The Career-College Blend: Two Schools Where It Works
Polytech High School, Woodside, Delaware
Students in this magnet career technical high school engage in
a rigorous college-preparatory curriculum and learn under the
motto, “Power of knowledge for work and/or college.” The
school serves more than 1,100 students, of whom 71 percent
are white, 22 percent are black, and 22 percent are eligible for
free or reduced-price lunch.
Polytech is composed of five academies: the Educational
Foundations Academy for freshmen as well as four career-themed academies that focus on industry, technology, professional services, and health care. Incoming students explore
21 different technical concentrations and undergo a formal
interview to gain acceptance to their chosen concentration.
Over the next three years, students follow a prescribed course
plan. By graduation, they gain skills in a high-demand career
area and, in some cases, also earn a professional certification
(for example, automotive service excellence [ASE] certification
or certified nurse’s assistant [CNA] certification).
The school also focuses heavily on college preparation.
It’s the only technical school in Delaware to offer advanced
placement courses. The school’s graduation requirements
exceed Delaware’s curriculum standards, with additional credits
required in a technical concentration area. Consequently,
Polytech has the highest
number of required
credits in the state.
Sammamish Senior High School, Bellevue, Washington
Sammamish Senior High School’s mission is to prepare all
students for postsecondary success, and the school expects
all students to complete an advanced placement (AP) course
before graduation. This comprehensive public high school
serves 1,200 students. Thirty-four percent of students qualify
for free or reduced-price lunch. Thirty-two percent of students
speak a first language other than English, and students from
ethnic minorities represent approximately 40 percent of the
The district has
what amounts to a
default college-preparatory program
for all students. The
curriculum development team has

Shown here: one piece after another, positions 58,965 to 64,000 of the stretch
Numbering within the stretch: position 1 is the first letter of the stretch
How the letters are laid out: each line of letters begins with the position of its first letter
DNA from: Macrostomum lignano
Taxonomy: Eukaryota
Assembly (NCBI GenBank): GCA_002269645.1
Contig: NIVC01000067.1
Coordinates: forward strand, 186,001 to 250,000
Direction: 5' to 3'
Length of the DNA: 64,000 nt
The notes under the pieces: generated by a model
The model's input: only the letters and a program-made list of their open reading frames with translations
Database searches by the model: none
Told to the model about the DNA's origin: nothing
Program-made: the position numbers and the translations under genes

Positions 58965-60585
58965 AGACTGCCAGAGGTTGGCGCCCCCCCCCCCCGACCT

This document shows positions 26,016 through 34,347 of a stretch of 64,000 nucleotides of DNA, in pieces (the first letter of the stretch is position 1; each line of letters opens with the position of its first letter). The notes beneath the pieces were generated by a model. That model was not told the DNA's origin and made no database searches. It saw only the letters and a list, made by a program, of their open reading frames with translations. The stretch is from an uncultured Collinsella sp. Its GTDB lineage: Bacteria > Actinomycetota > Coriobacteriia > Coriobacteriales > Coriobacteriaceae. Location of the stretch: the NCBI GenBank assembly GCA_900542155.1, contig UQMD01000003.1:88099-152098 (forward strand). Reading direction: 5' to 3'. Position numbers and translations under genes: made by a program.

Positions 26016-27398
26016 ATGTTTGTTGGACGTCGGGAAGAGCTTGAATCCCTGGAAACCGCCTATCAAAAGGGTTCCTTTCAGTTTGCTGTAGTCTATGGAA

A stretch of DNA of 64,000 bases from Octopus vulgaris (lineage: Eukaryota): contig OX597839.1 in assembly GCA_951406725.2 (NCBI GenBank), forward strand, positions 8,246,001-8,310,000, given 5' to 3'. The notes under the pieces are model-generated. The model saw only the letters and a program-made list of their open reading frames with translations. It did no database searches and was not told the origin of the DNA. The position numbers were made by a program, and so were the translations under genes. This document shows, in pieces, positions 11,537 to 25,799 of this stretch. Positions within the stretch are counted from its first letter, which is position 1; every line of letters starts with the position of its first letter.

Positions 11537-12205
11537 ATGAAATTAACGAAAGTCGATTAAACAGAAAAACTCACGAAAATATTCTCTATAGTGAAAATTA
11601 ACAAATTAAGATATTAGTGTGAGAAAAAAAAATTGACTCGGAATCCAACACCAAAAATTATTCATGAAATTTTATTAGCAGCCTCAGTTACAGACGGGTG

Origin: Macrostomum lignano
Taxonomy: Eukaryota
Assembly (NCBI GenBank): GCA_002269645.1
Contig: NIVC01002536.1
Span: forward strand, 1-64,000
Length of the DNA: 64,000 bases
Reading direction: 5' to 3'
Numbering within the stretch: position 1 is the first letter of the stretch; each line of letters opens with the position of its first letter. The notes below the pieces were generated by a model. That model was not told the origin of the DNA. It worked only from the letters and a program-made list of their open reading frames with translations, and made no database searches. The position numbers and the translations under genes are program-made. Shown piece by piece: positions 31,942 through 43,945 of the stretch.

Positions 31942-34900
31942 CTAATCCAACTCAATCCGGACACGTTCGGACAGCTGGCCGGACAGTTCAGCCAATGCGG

worked in partnership
with outside experts,
district officials, and
teachers to design
a curriculum that
is aligned with AP
Baccalaureate requirements. Curriculum coaches work directly
with teachers to implement and periodically evaluate the
curriculum, and teachers take an active role in improving and
adding to the curriculum through an online system known as
the Curriculum Web.
In 2010, Sammamish High School received a U.S.
Department of Education Investment in Innovation grant. One
objective of this initiative is to raise the level of rigor in the
curriculum by connecting students with local professionals
in science, technology, engineering, and mathematics. The
initiative uses problem-based performance assessments in
both AP and non-AP courses to support and measure student
growth; provides supports for struggling students, with a particular focus on increased mathematics literacy; and offers
professional development for teachers implementing a rigorous
The four guidance counselors and support staff at Sammamish Senior High School play a key role in helping students
understand college readiness, develop an academic plan,
prepare and register for the PSAT/SAT and AP exams, research
career options, and apply to colleges or technical schools. The
graduation rate at Sammamish is 91 percent, and approximately
85 percent of graduates matriculate to a two- or four-year
college or university.